The torpedo hits were before the shelling action started and gave Yamashiro a list to port which slowed her as well as causing theYamashiro was hammered by gunfire for over seven minutes by concerted battleship and Cruiser fire.
The few torpedoes at the end were pretty much insignificant...
torpedoes striking the belt do not leave much traces unless the main belt is poorly attached to the frame, or alternatively, the belt plate itselfe was awefully brittle (certsinly not a problem for Vickers CA). Strikes on the belt did happen frequently with air dropped torpedoes, particularely if the targeted vessel was already in damaged condition.
I am not holding cards here but I do not shrug off comments made by marine forensics like Jurens for no reason. Best one should keep caveates in mind.
Yamashiro turned away after taking damage from multiple hits and was making according to US records around 14 knots. The ship was able to head awayIt is true that Yamishiro took damage both from a near miss by a SB2C on 24 October, requiring counter-flooding to correct the list to starboard and by at least one torpedo on 25 October, causing her to slow with a list to port.
That of course limited her ability to bring the fight, but did not stop her.
The historical part came at about 04:00 when she came into range of the battle line of USN Cruisers and Battleships, engaging in history's last battleship on battleship action.
My take is that capital ships are hard to put down with gunfire alone (unless you're a British Battlecruiser at Jutland or the Denmark Straight (no offense)) because knocking holes in the thing only lets in air for the most part. What was the old adage? Something about if you want to let air in, bomb them, if you want to let water in, torpedo them, or something like that.Interesting that Kirishima was wrecked and sunk by naval gunfire alone and that the only other capital ship to go down from naval gunfire alone in WWII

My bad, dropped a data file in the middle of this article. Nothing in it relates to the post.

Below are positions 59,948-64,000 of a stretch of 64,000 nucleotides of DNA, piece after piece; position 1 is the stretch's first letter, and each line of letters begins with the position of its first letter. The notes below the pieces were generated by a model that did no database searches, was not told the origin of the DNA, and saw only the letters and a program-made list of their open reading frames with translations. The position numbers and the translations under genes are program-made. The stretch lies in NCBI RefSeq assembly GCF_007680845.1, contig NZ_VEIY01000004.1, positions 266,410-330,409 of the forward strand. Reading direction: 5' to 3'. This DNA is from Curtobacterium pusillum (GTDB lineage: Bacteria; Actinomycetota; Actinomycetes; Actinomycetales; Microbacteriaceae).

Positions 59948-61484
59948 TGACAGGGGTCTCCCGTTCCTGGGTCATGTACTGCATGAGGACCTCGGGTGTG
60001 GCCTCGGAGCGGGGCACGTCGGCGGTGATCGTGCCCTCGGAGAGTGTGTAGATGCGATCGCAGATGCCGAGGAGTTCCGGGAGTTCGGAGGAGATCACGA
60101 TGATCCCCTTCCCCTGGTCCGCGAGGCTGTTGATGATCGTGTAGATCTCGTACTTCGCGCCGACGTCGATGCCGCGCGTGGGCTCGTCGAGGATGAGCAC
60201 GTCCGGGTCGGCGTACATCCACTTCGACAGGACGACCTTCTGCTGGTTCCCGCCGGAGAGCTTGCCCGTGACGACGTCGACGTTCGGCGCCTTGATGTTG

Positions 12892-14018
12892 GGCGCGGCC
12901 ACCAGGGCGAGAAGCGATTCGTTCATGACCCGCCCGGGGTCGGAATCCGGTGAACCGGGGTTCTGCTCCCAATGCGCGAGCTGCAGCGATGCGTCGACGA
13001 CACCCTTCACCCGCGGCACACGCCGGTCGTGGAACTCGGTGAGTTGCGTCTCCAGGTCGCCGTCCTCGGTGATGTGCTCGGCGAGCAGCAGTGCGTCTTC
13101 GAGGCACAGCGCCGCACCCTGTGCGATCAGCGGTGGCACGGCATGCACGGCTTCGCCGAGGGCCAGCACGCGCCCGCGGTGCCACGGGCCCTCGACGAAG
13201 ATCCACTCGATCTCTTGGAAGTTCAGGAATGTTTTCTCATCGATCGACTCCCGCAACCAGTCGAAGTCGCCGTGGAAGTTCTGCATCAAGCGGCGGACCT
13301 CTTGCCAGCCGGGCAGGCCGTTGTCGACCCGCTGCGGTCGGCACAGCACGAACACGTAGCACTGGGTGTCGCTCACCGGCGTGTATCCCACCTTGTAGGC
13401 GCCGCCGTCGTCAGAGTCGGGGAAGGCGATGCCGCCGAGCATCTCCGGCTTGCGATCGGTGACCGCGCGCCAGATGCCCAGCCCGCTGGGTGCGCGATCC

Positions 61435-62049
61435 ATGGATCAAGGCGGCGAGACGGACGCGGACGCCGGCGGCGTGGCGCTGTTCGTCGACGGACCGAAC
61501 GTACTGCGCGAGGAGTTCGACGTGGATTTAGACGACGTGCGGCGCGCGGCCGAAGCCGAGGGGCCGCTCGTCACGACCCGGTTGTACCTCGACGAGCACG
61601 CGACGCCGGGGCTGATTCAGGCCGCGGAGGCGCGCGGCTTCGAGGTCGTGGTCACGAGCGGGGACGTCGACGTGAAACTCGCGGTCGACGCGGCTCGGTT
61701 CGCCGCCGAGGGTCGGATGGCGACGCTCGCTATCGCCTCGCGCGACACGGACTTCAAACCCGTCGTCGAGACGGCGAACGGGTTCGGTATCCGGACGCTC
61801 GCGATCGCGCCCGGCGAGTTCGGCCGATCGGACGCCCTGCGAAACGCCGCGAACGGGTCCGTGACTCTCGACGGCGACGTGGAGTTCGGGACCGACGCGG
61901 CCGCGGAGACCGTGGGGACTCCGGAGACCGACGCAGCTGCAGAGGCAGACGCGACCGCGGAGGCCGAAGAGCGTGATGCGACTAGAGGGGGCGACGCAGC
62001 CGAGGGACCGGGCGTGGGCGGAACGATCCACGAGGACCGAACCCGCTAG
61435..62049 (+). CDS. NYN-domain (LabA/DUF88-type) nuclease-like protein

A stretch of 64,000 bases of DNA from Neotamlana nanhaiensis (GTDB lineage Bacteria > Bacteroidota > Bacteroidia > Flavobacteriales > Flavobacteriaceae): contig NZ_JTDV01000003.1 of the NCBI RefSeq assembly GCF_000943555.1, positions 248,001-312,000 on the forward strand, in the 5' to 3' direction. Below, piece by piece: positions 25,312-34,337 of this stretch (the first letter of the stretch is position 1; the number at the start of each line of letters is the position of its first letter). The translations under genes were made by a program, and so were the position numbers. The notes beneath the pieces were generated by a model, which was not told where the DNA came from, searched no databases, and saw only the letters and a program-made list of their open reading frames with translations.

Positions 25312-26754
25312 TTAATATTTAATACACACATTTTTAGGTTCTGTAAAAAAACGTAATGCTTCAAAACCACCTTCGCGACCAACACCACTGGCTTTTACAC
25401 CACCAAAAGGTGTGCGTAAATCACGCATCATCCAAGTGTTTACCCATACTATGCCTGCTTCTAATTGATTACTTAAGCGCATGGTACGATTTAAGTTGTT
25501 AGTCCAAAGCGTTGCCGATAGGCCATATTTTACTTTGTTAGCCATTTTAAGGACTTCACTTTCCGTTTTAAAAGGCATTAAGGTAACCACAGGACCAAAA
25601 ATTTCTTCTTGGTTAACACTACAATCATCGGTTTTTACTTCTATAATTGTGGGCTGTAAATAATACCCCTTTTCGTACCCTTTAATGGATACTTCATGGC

was the Hood. The battle cruiser/ship didn't really have a massive role in punch ups as the aircraft and small surface ships always seemed to
get in the way of things (damn the torpedoes - and the bombs).
Only counting stuff that had the big bang bangs on board. Good point though as aircraft carriers quickly became the premier ships of the fleet.
Premier is just to differentiate from capital but carriers became the ships to sink.
Yes. Gun ships for that part but your point is a good one as I think most navies either hadn't realised the potentialI had thought the RN considered them capital ships as well by the time of the war? Oh well, I get your point, that you were referring to armed and armored capital ships being sunk gunfire-only.
Yes. Gun ships for that part but your point is a good one as I think most navies either hadn't realised the potential
of carriers or old schoolers in their old schooners couldn't let go of the big gun ships being the deciders.
You are correct and as it was the true strength of the carrier wasn't known. It didn't 'sink in' (sorry) for a while but once aircraft with longer rangesI know I regard carriers of the era generally as as capital ships, but there's plenty of hindsightium in my opinion, so apply salt as needed. I'm pretty sure both the Japanese and Americans did, contemporaneously, and think the RN did as well, but I have read less evidence on their score.
By 1945 I'm pretty sure that if Halsey or Spruance wanted to pound the Japanese homeland with 1,000 plane carrier strikes they were quite capable of doing so, which would be 10 times the plane count KdB put up at Midway.